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Act 3, Scene 2 closes with these lines by the Fool:

I'll speak a prophecy ere I go:
When priests are more in word than matter;
When brewers mar their malt with water;
When nobles are their tailors' tutors;
No heretics burn'd, but wenches' suitors;
When every case in law is right;
No squire in debt, nor no poor knight;
When slanders do not live in tongues;
Nor cutpurses come not to throngs;
When usurers tell their gold i' the field;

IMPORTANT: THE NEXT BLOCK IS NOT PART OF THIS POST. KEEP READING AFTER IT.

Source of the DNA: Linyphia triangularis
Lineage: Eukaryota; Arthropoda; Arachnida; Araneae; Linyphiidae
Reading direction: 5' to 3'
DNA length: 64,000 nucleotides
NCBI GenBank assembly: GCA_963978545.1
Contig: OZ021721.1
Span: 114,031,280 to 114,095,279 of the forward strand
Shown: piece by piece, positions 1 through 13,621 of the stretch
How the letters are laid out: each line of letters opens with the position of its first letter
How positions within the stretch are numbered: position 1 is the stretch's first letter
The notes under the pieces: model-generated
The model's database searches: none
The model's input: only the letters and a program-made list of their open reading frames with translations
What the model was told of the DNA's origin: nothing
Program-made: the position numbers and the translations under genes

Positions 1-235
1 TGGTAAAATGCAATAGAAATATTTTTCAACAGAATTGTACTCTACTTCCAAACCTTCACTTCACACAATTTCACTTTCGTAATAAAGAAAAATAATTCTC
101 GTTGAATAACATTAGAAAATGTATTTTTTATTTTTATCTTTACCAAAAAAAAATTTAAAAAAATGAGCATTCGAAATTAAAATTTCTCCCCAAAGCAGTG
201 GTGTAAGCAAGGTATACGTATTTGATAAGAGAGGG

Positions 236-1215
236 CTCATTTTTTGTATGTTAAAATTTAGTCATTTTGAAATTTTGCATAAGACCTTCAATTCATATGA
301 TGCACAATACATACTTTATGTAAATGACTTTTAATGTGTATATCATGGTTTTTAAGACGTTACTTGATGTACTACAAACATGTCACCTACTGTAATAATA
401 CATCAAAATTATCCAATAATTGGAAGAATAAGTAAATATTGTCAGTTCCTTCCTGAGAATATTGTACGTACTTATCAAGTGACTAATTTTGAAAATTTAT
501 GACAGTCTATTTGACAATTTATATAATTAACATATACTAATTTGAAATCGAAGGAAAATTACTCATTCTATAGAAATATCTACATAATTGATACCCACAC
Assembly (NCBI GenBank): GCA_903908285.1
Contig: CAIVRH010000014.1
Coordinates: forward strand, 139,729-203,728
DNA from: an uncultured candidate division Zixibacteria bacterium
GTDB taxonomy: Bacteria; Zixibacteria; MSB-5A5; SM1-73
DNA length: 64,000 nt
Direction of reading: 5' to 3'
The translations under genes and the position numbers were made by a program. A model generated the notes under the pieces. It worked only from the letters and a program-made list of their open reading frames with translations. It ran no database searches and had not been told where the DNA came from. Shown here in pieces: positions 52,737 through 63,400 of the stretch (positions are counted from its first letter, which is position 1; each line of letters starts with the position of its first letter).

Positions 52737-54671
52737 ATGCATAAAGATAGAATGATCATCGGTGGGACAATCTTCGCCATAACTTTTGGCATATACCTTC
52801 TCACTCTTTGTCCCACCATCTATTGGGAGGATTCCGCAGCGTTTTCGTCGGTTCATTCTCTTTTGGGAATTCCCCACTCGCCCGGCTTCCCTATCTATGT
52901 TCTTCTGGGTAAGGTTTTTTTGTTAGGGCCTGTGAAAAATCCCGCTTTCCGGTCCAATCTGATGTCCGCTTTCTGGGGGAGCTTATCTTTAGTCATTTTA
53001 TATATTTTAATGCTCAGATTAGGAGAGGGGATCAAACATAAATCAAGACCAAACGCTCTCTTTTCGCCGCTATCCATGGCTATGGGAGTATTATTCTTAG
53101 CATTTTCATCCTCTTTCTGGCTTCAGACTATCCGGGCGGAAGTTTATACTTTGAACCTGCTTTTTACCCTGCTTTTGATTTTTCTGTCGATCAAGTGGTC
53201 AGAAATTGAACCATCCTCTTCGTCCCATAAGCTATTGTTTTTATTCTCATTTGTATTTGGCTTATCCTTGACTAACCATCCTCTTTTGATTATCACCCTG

And bawds and whores do churches build;
Then shall the realm of Albion
Come to great confusion:
Then comes the time, who lives to see't,
That going shall be used with feet.
This prophecy Merlin shall make; for I live before his time.

What is peculiar about the Fool’s prophecy?

Select ALL that apply.


It doesn’t specify whom the prophecy affects.


It is spoken from the point of view of another prophet; the Fool merely repeats it.


It is a kind of meta-prophecy; a prophecy of or within a prophecy.


It includes conditions that have already been fulfilled.


It includes conditions that could never be fulfilled.

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